The Lovers Quarrel 

Pedro Garcia and the Metro school board have their first fight

Pedro Garcia and the Metro school board have their first fight

Well, it’s official: Pedro Garcia’s honeymoon is over. After two years of glowing press coverage and a rubber stamp school board, the Metro schools director has finally found an issue he’s “willing to die on,” but nobody can figure out why. What’s worse, say school board members, is that as a result of Garcia’s incredibly poor battle selection, the entire school system will suffer.

The controversy swirls around Garcia’s handling of “the Gene Hughes issue,” as board vice chairperson Pam Garrett referred to it in a recent e-mail. Hughes, who resigned Tuesday from his newly created, never advertised position in the athletics department, lied on a previous résumé, told co-workers he was a Navy SEAL and a former Pittsburgh Steeler and pretended to be an attorney with a Ph.D. All false. Garcia demoted him before allowing his salary to climb back up to $82,351, which is higher than Metro administrators with far more administrative experience and time in the district.

The first problem with the situation, according to pesky citizens who kept calling school board members, was that Garcia didn’t fire the liar right away. The second problem was that he allowed his salary to creep up again. But it’s the larger significance of these problems that has board members most worried: The school system’s credibility with the community has been damaged by the newly created perception that Garcia protects his own, no matter what the cost.

“The impression in the marketplace is that it depends on who you are if Dr. Garcia’s going to protect you,” says school board member Kathy Nevill. “It’s not just about the board and Dr. Garcia’s relationship; it’s Dr. Garcia’s relationship with this community and with the staff, principals and teachers of this district.”

One principal, who asked not to be named, agrees. “He’s lost a lot of points with some people on this issue.” This person attended a two-hour principals’ meeting Monday during which Garcia attempted to address the situation—for the last five minutes of the meeting. Garcia took no questions.

Board members, however, are raising questions about the way Garcia handled the Gene manipulation, so to speak. “I suspect what has clouded Dr Garcia’s judgment is his anger at [WSMV reporter] Larry Brinton,” says one board member, who requested anonymity. “He’s completely lost his bearing on this issue.” Brinton, it should be noted, has been on this Gene Hughes story like Adam Dread on a microphone.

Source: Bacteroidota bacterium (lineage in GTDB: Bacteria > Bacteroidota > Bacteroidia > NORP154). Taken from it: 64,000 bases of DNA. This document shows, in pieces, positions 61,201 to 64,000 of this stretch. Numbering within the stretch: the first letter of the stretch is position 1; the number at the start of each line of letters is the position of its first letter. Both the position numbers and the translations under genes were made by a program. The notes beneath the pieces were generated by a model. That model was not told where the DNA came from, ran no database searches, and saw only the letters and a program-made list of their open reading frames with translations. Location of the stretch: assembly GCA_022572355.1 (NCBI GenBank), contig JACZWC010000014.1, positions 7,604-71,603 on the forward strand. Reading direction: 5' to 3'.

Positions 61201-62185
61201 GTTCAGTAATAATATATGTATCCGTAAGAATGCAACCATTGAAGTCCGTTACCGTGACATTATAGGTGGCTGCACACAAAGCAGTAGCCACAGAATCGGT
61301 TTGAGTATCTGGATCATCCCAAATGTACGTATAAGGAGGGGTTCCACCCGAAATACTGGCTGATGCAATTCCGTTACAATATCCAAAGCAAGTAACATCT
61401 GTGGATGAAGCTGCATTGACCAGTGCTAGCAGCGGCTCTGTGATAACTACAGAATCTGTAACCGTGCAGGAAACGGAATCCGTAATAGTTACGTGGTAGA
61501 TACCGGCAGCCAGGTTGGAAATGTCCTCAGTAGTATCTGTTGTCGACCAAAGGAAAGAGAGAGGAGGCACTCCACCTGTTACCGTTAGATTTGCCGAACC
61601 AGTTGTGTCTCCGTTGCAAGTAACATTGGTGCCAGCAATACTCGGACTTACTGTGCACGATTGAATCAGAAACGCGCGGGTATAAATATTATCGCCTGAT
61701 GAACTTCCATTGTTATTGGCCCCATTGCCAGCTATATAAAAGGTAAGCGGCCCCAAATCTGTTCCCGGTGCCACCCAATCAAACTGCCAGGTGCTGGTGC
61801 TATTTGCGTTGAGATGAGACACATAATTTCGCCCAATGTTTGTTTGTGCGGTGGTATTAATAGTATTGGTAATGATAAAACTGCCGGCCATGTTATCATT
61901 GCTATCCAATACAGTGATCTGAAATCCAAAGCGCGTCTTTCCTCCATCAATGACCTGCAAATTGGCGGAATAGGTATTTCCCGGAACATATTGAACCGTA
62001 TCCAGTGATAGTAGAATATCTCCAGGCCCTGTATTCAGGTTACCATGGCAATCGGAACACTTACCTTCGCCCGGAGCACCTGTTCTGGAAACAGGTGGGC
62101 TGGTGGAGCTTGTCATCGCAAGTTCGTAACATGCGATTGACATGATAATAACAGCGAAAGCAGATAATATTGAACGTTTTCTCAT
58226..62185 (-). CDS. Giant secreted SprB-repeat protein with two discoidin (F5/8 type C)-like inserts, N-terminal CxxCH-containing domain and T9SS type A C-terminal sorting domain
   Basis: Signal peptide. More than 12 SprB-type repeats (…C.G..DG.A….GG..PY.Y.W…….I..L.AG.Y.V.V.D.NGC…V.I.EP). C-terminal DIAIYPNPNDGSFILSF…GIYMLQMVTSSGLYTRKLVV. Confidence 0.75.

Nevill agrees with her colleague. “I don’t think this was about Gene Hughes; I think it was about the media not telling Pedro Garcia what to do,” she says. “This fight was between Larry Brinton and Pedro Garcia. I believe that we’ve allowed a fight with the media to damage us considerably. And that’s silly. That’s just silly.”

Also silly—no, on second thought, troubling—was a Monday evening e-mail exchange between Garcia and a couple of school board members. Garcia e-mailed the board to notify them that he had discussed his relations with the board during the afternoon principals’ meeting. He bemoaned the board’s lack of trust in him and complained that “it chooses to believe the TV reporter instead of the director.” (And they said this was a personal squabble.) Board member Chris Norris sent a terse reply to Garcia and the group: “It is my understanding that the board has a duty to the public when we monitor [executive limitations] to exercise our independent judgment based on facts, not opinions about those facts,” she wrote.

The board member who requested anonymity speculates that Garcia just isn’t used to a school system being subject to much public scrutiny and accountability. “He’s going to have to operate in a system where he’s publicly accountable to the board and the larger community,” the member says. “We value his leadership, and he’s just going to have to be comfortable with that model.”

There’s a lot riding on the outcome of this situation for a school system that claims it’s just beginning to turn things around. “What I’m very worried about is that we have allowed something that should have been taken care of a long time ago to derail the progress we’re making,” Nevill says. “We’re almost there at being one of the best urban turnaround stories in the country—in two years.... I don’t want to be another third year urban statistic.” She’s referring to promising school system reforms that crash in their third year.

With such high stakes, all eyes are focused on the board’s next step. At least one member has expressed concern that Hughes will be paid by Metro through the end of October, though he’ll vacate his office immediately. Board member George Thompson, on the other hand, is ready to move forward. “This is our first marital spat,” he says. “We still love each other. We still have confidence in our director’s ability to lead. I think you would hear that from the majority of, if not all, members of the board.”

An Ike and Tina relationship between director and board probably isn’t what most Nashvillians would like to see. (Besides, it’s too hard to figure out who’s Ike and who’s Tina.) But a little constructive tension in the marriage might not be such a bad thing, given a school board that’s trying to figure out a new “big picture” role for itself above mundane school system bureaucracy. Add a leader with a propensity to draw lightning and you’ve got a volatile situation.

Board members like Kathy Nevill just hope that such ego-oriented political gamesmanship doesn’t hurt Metro students. “There’s a lot of trust issues we’re going to have to talk about,” she says. “It’s up to Dr. Garcia if he wants to help us mend these wounds.”

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